Even before FBI Director James Comey announcement chances of her indictment after Obama announced his support of her candidacy were next to zero. Especially after what was billed as a private meeting on Bill Clinton and Loretta Lynch:

But she indicated it had nothing to do with the controversies swirling around the presumptive Democratic presidential candidate.

'Our conversation was a great deal about grandchildren, it was primarily social about our travels and he mentioned golf he played in Phoenix,' Lynch said.

Lynch's husband apparently was along for the trip as well.

'I did see President Clinton at the Phoenix airport as he was leaving and spoke to myself and my husband on the plane,' she said.

The tarmac talk took place at Sky Harbor International Airport.

Usually well-informed The Washington Post promoted this theory as early as March 8 (Why Hillary Clinton is unlikely to be indicted over her private email server). "This woman" is above the law:

For those of you salivating — or trembling — at the thought of Hillary Clinton being clapped in handcuffs as she prepares to deliver her acceptance speech at the Democratic convention this summer: deep, cleansing breath. Based on the available facts and the relevant precedents, criminal prosecution of Clinton for mishandling classified information in her emails is extraordinarily unlikely.

There are two main statutory hooks. Title 18, Section 1924, a misdemeanor, makes it a crime for a government employee to “knowingly remove” classified information “without authority and with the intent to retain such documents or materials at an unauthorized location.” Prosecutors used this provision in securing a guilty plea from former CIA director David H. Petraeus, who was sentenced to probation and fined $100,000. But there are key differences between Petraeus and Clinton.

... ... ...

Another possible prosecutorial avenue involves the Espionage Act. Section 793(d) makes it a felony if a person entrusted with “information relating to the national defense” “willfully communicates, delivers [or] transmits” it to an unauthorized person. That might be a stretch given the “willfully” requirement.

Section 793(f) covers a person with access to “national defense” information who through “gross negligence permits the same to be removed from its proper place of custody or delivered to anyone in violation of his trust.” The government has used the “gross negligence” provision to prosecute a Marine sergeant who accidentally put classified documents in his gym bag, then hid them in his garage rather than returning them, and an Air Force sergeant who put classified material in a Dumpster so he could get home early.

You can well think about Hillary Clinton server as a "dumpster". Copying emails to USB sticks is probably worse that putting classified documents in a gym bad. Former Attorney General Michael Mukasey highlights that Hillary has violated at least 4 federal criminal laws: #18USC1924 #18USC793f #18USC2071 #18USC1519 #Hillary2016's private server violated at least 4 federal criminal laws: #18USC1924 #18USC793f #18USC2071 #18USC1519 ( twitter.com )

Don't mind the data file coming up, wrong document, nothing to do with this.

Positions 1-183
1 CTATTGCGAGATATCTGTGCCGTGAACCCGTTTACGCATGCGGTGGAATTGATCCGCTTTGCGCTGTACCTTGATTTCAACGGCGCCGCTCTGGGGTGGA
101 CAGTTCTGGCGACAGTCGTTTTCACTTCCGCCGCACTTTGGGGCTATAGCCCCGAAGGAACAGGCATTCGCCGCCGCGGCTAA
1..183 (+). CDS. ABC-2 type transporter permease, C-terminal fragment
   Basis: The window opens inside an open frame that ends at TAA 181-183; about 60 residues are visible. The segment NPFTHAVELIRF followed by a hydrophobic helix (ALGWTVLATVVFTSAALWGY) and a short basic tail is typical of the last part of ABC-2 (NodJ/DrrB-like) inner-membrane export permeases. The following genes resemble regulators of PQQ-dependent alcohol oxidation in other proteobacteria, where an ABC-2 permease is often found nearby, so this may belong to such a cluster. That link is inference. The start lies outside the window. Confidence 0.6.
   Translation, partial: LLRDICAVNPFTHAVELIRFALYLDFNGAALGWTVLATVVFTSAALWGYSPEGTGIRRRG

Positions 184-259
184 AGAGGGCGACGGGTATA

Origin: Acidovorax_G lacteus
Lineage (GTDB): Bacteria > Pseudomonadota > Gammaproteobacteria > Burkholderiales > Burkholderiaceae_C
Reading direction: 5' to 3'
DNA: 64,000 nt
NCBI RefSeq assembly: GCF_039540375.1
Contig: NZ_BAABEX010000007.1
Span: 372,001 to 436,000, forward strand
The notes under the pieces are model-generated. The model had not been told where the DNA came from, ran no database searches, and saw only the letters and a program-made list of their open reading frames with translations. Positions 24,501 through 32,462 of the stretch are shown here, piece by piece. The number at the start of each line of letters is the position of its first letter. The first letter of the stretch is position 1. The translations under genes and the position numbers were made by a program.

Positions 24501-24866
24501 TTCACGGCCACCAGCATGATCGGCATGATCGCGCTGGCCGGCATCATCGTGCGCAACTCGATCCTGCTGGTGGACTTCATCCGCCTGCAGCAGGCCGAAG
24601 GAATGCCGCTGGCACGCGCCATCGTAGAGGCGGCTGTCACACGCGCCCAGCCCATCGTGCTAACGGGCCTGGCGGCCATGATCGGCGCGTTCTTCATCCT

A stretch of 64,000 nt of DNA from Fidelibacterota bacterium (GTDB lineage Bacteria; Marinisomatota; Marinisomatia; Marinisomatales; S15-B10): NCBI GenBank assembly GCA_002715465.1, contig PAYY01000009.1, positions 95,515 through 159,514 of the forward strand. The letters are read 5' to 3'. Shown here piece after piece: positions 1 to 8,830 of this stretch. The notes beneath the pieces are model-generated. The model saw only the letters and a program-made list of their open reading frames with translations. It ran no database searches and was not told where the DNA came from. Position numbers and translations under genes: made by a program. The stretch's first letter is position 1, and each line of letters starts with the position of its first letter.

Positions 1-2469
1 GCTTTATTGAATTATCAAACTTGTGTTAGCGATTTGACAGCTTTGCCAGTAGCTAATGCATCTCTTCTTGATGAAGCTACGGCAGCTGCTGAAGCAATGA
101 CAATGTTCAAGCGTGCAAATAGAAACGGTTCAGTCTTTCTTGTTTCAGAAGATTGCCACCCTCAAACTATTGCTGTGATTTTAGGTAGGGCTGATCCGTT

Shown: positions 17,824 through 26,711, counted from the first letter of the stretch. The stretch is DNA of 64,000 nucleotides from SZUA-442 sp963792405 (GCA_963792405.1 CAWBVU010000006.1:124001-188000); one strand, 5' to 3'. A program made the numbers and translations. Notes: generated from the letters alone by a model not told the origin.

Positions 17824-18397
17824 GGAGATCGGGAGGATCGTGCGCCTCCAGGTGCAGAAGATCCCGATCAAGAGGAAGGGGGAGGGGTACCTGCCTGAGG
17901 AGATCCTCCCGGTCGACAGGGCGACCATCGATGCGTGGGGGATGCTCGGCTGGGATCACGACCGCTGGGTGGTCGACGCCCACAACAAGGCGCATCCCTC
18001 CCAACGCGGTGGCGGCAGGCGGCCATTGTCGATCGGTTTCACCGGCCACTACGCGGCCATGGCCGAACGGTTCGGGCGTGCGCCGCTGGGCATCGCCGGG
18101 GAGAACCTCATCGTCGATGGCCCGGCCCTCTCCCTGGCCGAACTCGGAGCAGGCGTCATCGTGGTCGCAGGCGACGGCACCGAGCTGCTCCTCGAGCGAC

As Andrew C. McCarthy noted in http://www.nationalreview.com/corner/437479/fbi-rewrites-federal-law-let-hillary-hook Hillary Clinton checked every box required for a felony violation of Section 793(f) of the federal penal code (Title 18):

The point of having a statute that criminalizes gross negligence is to underscore that government officials have a special obligation to safeguard national defense secrets; when they fail to carry out that obligation due to gross negligence, they are guilty of serious wrongdoing. The lack of intent to harm our country is irrelevant. People never intend the bad things that happen due to gross negligence.

But those consideration are now mute. On July 5, FBI Director James Comey has completed his investigation of Hillary Clinton's private email server. His agency recommended to the Justice Department that Clinton not face criminal prosecution, despite calling Clinton and her staff, 'extremely careless.' As one commenter to https://www.youtube.com/watch?v=J3XvTonyUeg noted:

toasteh2 hours ago
  • Found that Hillary put classified information of all levels on her personal email server.
  • Found evidence of Hillary being extremely careless in her handling of classified information.
  • States that none of these emails should have ever been stored on unofficial/personal servers.
  • Found that Hillary utilized her private email servers extensively in the territory of sophisticated adversaries.
  • States that because of this its highly likely that said adversaries gained access to her email account.
  • States that hostile actors also gained access to the private commercial email accounts of the people Hillary communicated with ...
  • Found that Hillary, her lawyers and technicians, had removed a wide range of emails in such a way that they could not be recovered.
  • States that if anyone else were to engage in a similar activities, they most likely would face severe consequences and security or administrative sanctions.
  • Found that there was no 'intentional' misconduct
  • Recommends no indictment.

Clinton won in the legal arena but could yet lose in the court of public opinion. Now Hillary opponents were given enough ammunition by the FBI report to keep the issue alive and emphasize the issue of trust until election day. Moreover, as Hillary Clinton was essentially put above the law that can double efforts in ares were she was not cleared by FBI investigation.